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Hot, dry weather brings ‘critical’ fire danger to Utah ahead of holiday weekend

The Little Twist Fire burns in the Fishlake National Forest near Beaver, Utah, on Monday, July 1, 2024.
Utah Fire Info.
The Little Twist Fire burns in the Fishlake National Forest near Beaver, Utah, on Monday, July 1, 2024.

With much of Utah expected to see ripe wildfire conditions for the foreseeable future, restrictions are in place and officials are on edge heading into the holiday weekend.

Anyone looking for a rainy reprieve on the heels of one of the hottest Junes on record in Utah will have to wait, says Basil Newmerzhycky, lead meteorologist with the Great Basin Coordination Center, an interagency group that includes the Bureau of Land Management, Forest Service and state agencies.

Summer monsoons, which often bring rain to parts of Utah during the summer, are currently being suppressed and are “highly unlikely” for the rest of July, said Newmerzhycky. That means the fire outlook will only worsen, with vegetation across the state continuing to dry.

“We’re expecting our fuels to dry out to critical levels, probably statewide, in the next five to 10 days,” he said on Tuesday.

This past weekend, the Utah Division of Forestry, Fire, and State Lands implemented Stage 1 Fire Restrictions for parts of northern Utah. The restrictions, which cover all unincorporated private and state land in Box Elder, Cache, Rich, Weber, Tooele, Utah, Salt Lake, Davis, and Morgan counties, are as follows:

  • No fireworks, tracer ammunition, exploding targets or other pyrotechnic devices.  
  • No open fires, unless they’re built in improved campgrounds or in permanent fire pits on private property with running water. 
  • No smoking, unless it’s in an enclosed vehicle or structure, a developed recreation site or paved area. 
  • No cutting, welding or grinding metal near areas with dry vegetation. 
  • No operating a motorcycle, chainsaw, ATV or other small engine without a working and approved spark arrestor. 

The restrictions do not apply to incorporated cities and towns, which may have their own restrictions.
“Human-caused wildfires are currently at their highest levels in the past three years. Once again, Utah received a lot of snow this year, resulting in new growth of grass and shrubs. With all this additional vegetation, it only takes one spark to start a wildfire,” said Dustin Richards, fire management officer with the division.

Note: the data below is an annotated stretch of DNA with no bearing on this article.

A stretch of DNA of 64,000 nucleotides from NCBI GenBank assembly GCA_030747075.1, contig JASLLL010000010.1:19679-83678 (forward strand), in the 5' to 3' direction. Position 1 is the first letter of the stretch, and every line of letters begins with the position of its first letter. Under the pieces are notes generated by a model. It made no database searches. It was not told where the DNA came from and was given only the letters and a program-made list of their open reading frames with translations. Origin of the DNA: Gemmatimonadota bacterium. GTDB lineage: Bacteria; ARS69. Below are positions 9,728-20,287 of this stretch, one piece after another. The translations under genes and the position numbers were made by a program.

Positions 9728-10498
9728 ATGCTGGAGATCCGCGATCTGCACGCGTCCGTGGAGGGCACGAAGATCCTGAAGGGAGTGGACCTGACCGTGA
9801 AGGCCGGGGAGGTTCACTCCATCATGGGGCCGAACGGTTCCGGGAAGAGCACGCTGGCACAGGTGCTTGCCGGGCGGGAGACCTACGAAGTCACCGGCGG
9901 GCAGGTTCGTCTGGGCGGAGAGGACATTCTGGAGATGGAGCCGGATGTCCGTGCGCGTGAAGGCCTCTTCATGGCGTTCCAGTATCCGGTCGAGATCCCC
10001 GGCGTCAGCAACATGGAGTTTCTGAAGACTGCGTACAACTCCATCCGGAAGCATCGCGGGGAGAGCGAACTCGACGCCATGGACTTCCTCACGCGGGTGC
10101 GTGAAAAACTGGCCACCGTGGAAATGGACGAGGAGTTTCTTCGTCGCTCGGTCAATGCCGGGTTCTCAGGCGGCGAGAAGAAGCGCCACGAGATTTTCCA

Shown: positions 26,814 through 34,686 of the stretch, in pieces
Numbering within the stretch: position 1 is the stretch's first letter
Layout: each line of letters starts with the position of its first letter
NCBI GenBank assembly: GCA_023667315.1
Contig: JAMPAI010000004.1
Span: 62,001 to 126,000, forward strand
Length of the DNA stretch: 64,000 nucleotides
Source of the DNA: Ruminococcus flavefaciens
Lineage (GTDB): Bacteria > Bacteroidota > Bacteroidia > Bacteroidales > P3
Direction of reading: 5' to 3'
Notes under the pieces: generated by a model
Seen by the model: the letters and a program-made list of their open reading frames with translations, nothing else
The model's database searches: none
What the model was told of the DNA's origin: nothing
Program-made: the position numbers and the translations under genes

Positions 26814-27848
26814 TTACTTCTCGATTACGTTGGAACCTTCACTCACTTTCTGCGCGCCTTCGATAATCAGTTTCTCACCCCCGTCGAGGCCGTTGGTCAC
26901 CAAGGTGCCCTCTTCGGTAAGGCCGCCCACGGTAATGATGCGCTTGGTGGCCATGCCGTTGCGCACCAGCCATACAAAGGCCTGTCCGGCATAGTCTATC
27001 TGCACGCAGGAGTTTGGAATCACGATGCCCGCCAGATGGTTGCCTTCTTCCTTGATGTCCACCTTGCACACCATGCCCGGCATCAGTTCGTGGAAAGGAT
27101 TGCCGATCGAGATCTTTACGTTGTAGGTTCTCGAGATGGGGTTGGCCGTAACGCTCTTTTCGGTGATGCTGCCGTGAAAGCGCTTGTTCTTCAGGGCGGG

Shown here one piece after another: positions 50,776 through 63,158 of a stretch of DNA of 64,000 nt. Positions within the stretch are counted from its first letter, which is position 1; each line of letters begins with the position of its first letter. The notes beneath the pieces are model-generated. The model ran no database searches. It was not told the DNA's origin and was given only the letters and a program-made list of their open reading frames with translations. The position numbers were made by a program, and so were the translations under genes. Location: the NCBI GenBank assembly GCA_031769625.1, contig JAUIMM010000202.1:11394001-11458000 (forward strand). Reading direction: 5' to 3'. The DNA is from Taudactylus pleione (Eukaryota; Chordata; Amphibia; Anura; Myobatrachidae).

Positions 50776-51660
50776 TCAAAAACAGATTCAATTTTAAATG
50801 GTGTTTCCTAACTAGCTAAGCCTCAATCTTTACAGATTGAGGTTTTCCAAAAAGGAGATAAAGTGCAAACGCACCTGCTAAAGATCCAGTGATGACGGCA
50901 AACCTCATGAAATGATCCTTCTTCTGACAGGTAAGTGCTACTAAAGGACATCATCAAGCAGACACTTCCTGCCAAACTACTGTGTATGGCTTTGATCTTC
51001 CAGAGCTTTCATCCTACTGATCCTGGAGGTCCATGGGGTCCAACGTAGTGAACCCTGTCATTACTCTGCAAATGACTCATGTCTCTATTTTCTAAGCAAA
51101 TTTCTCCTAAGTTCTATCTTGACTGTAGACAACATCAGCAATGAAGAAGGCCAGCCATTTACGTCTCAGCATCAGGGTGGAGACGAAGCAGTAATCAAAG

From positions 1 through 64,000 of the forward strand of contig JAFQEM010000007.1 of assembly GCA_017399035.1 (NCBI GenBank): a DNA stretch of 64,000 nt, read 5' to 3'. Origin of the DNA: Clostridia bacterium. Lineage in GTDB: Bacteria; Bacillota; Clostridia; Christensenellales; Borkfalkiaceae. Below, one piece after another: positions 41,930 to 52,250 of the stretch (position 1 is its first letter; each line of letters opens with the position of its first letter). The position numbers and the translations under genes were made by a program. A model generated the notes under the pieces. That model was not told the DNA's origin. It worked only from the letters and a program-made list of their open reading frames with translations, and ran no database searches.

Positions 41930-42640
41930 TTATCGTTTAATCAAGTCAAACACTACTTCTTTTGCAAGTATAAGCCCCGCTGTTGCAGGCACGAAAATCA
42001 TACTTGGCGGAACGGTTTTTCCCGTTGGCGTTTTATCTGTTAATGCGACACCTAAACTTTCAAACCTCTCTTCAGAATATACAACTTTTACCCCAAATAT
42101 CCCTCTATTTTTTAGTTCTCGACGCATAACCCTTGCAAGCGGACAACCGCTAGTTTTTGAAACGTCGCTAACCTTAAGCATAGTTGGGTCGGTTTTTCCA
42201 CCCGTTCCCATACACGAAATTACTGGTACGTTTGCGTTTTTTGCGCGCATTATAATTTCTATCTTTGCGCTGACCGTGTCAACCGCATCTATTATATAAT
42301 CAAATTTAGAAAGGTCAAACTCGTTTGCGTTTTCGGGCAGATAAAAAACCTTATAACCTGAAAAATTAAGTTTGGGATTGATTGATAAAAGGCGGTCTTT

The state’s largest blaze, the Little Twist Fire in Fishlake National Forest near Beaver, is currently burning over 2,600 acres and was about 25% contained as of Tuesday, according to data from the U.S. Forest Service. Though it started as a prescribed burn, Newmerzhycky warned Utah could see more fires that size as the state continues to dry out.

The big difference between a 300-acre fire and a 3,000-acre fire, he said, is sagebrush. Spring rain triggers all kinds of vegetation growth, but grasses tend to dry out the fastest — by June or early July, they’re primed for a fire. Early summer fires that stay within 100 to 500 acres are often a result of burning grass.

But sagebrush takes longer to dry out, and can actually slow the spread of early season fires. As Newmerzhycky puts it, sagebrush is “the only thing stopping it from getting crazy in Utah.”

That vegetation is expected to reach critical levels in the next week or so, which is when it becomes part of what’s called the “fire environment.”

“Once the sagebrush dries out at lower elevations, that’s the final straw, where things really could start picking up. We’re a little anxious with this very hot and dry wave coming in this weekend,” said Newmerzhycky.

Last summer was relatively mild for wildfire activity — that only makes this summer more dangerous, officials say, resulting in “carryover fuels.”

“We had such a less intense fire season last year, which makes this year more potent because a lot of stuff that could have burned is now combining with new grass,” Newmerzhycky said.

All that comes as Utahns are gearing up for Fourth of July celebrations. State officials, from the governor to public lands employees, are crossing their fingers that celebrations stay responsible.

The Fourth of July is “always worrisome,” said Newmerzhycky

“It seems like every year when we’re in a warm, dry period, we have tons of fires popping up here in the Wasatch Front,” he said. “Thursday is going to be a pretty hot day, so we’re kind of concerned and holding our breath.”